11. The review indicated that all NHS Boards had produced a Spiritual Care Policy written with wide consultation among the health service and with the local community.

NHS Boards should ensure that:

  • a senior lead manager for spiritual care is appointed (Recommendation 5); and
  • their spiritual care policy is updated in light of local need and this guidance (Recommendation 6).

Spiritual Care Committees (Item 2.3 of SCDC Report)

12. Spiritual care committees are now established in most NHS Boards and have developed their work patterns to meet local need.

NHS Boards are asked to review the role and composition of their Spiritual Care Committee to ensure that it fulfils its primary function, of engaging with local faith communities/belief groups, thus enabling dialogue between health care staff, spiritual care providers and community groups. NHS Boards should also ensure that the work of the Committee continues and develops in the best way for each Board (Recommendation 7).

Healthcare Chaplaincy Training and Development (Item 2.5 of SCDC Report)

13. The Healthcare Chaplaincy Training and Development Unit now sits within NHS Education for Scotland ( NES) alongside the training of other healthcare professionals. Its responsibilities include the provision of spiritual care advice to the Health Directorates and the NHS in Scotland; the provision of chaplaincy training; developing a qualification in chaplaincy; the production and use of chaplaincy service standards; and creating a capability and competence framework for chaplaincy/spiritual care. The Unit's national advisory role has seen it develop strong links with chaplaincy associations throughout the UK as well as with Europe (through the European Network of Healthcare Chaplains), the USA and Canada.

NHS Boards are asked to encourage:

  • inter-professional educational initiatives to enable a wider understanding of the context and meaning of Spiritual Care and its relationship to Health among all healthcare staff (Recommendation 2);
  • education on equality legislation and promote a service which delivers spiritual care equitably to people of any or no declared faith community or belief group (Recommendation 4);
  • use of the Chaplaincy Capability and Competency Framework 3 in professional and personal development in relation to the Knowledge and Skills Framework (Recommendation 17).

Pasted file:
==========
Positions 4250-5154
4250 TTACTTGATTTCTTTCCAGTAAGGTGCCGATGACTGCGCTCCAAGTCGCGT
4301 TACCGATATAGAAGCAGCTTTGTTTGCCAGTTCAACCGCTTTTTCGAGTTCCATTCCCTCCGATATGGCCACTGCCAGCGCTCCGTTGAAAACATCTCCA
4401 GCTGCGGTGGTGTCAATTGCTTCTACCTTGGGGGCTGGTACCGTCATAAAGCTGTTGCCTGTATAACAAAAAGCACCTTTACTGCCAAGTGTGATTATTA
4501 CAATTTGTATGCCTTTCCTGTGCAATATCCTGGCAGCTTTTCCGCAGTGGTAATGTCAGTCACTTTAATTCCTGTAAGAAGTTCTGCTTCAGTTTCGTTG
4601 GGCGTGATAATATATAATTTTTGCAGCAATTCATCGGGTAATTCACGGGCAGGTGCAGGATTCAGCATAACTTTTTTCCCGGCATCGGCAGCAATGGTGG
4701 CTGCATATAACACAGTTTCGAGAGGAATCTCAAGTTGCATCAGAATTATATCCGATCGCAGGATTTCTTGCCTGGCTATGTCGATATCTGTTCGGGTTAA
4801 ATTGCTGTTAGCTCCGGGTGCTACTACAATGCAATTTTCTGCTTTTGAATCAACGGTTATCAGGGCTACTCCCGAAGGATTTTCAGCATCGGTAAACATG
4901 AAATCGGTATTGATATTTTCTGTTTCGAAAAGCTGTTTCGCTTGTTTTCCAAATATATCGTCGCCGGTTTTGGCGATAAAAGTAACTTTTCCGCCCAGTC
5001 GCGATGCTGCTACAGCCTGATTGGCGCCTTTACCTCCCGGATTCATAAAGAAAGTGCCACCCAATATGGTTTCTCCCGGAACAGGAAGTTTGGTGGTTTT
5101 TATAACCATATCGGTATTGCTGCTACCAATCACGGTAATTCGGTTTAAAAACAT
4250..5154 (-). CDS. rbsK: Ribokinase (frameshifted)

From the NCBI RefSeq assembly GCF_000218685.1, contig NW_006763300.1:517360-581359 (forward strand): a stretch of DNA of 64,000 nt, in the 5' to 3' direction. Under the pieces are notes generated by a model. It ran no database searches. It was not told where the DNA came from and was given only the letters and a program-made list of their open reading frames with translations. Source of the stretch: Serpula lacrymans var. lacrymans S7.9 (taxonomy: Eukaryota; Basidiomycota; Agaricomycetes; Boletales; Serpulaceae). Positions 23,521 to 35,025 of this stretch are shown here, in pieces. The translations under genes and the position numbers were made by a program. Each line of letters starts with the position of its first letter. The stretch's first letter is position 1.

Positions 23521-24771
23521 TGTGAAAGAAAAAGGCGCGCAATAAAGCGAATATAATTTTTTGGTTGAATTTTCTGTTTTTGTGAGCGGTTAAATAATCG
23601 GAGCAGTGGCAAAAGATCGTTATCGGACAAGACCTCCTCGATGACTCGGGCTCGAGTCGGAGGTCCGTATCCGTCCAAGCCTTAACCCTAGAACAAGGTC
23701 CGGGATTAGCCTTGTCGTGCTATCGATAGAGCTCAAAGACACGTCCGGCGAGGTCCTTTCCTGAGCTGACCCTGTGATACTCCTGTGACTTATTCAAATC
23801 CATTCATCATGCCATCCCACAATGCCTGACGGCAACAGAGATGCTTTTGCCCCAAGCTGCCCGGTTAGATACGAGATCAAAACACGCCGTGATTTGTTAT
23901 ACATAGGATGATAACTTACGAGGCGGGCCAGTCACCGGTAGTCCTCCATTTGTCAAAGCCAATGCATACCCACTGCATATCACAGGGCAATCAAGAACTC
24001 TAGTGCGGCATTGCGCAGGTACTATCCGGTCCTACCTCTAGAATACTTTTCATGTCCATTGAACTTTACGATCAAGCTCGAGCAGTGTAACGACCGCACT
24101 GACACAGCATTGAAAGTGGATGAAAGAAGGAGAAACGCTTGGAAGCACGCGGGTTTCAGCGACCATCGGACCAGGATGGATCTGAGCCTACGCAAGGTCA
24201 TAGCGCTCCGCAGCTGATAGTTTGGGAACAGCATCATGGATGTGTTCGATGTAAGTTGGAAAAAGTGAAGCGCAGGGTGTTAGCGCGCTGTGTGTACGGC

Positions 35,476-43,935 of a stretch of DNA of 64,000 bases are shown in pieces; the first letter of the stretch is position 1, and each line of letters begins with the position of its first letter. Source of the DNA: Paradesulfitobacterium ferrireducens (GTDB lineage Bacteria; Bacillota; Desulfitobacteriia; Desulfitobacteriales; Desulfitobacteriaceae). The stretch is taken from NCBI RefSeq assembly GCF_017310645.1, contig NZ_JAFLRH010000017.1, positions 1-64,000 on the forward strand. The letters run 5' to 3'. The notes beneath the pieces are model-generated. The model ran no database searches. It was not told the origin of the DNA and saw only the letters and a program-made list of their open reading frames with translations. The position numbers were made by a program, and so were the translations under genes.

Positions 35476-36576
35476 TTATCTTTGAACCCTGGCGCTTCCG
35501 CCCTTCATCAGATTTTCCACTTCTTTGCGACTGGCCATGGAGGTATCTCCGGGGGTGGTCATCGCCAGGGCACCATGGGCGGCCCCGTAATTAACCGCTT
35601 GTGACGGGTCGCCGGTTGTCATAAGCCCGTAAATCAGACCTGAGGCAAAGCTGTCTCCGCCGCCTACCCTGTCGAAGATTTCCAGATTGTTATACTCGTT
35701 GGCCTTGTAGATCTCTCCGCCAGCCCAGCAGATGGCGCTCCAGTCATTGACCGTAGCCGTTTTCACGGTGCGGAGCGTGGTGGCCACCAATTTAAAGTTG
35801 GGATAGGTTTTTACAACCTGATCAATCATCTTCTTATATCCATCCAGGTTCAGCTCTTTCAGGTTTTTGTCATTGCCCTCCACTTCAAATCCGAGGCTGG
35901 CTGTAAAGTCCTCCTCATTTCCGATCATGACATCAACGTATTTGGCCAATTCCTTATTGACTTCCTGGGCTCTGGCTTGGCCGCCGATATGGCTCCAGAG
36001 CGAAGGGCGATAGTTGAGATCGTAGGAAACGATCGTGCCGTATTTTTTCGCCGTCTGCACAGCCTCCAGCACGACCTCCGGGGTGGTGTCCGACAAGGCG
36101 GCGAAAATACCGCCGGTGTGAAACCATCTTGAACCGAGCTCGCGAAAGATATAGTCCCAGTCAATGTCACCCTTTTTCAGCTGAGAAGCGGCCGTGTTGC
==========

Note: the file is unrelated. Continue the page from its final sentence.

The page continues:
Standards for Chaplaincy Services (Item 3 of SCDC Report)

14. The " NHS Standards for Chaplaincy Services" 4 document describes the seven main areas in which a spiritual care service is expected to operate. The document includes a rationale, a set of criteria by which a chaplaincy service could be described and self assessment questions.

NHS Boards should use the series of self assessment questions contained within the Standards as the audit tool for the review of the Spiritual Care Service within their area (Recommendation 10).

The Appointment and Employment of Chaplains (Item 4 of SCDC Report)

15. The integration of spiritual care within NHS Boards' responsibilities has provided an impetus for change. In the past the initiative for chaplaincy appointments came largely from the faith communities and the Boards enabled this to happen. The responsibility for a spiritual care service now lies within the NHS. The present chaplaincy and spiritual care workforce is populated by several categories including: whole-time Chaplains; part-time Chaplains; Denominational or Faith Specific Chaplains; Sessional Chaplains; Honorary Chaplains; Volunteers; and Healthcare Staff. Partnership between Boards and local faith communities and belief groups is therefore essential.

  • NHS Boards should ensure that the spiritual care/chaplaincy service is resourced, in human, financial, accommodation and support terms, to provide the necessary service throughout the year on a twenty four hour basis. Where this level of service is not currently provided an action plan showing how and when this will be achieved should be developed. (Recommendation 21).

NHS Boards should :

  • use business plans, cost benefit analysis and other relevant factors to determine the complement of spiritual care staff, ie not just the size of the unit or the number of beds (Recommendation 11);
  • employ Spiritual Care Staff for their qualifications and pastoral abilities. Having or obtaining the new Certificate in Healthcare Chaplaincy, once established, should be a requirement for all new appointments (Recommendation 12);
  • use an appropriate chaplain as a professional assessor when employing
    whole-time chaplains (Recommendation 14);
  • require chaplaincy staff to work with the whole healthcare community,
    patients, carers and staff, providing spiritual care for all and either providing
    or facilitating the appropriate religious care for those requiring it (Recommendation 12);
  • wherever necessary and practicable develop a system of honorary chaplains or faith/belief group representatives to respond to the religious or spiritual need specific faith community/belief group (Recommendation 15);
  • consider appointing a paid chaplain on a denominational or single faith basis where a needs analysis shows that numbers and needs of a faith/belief community would justify such an appointment and they are not represented by an employee on the spiritual care team. Any chaplain working in this way would require the direct authorisation of the faith/belief community, but would also be accountable within the NHS to the Head of the Department of Spiritual Care at the Board (Recommendation 13);
  • encourage chaplains within their spiritual care team to: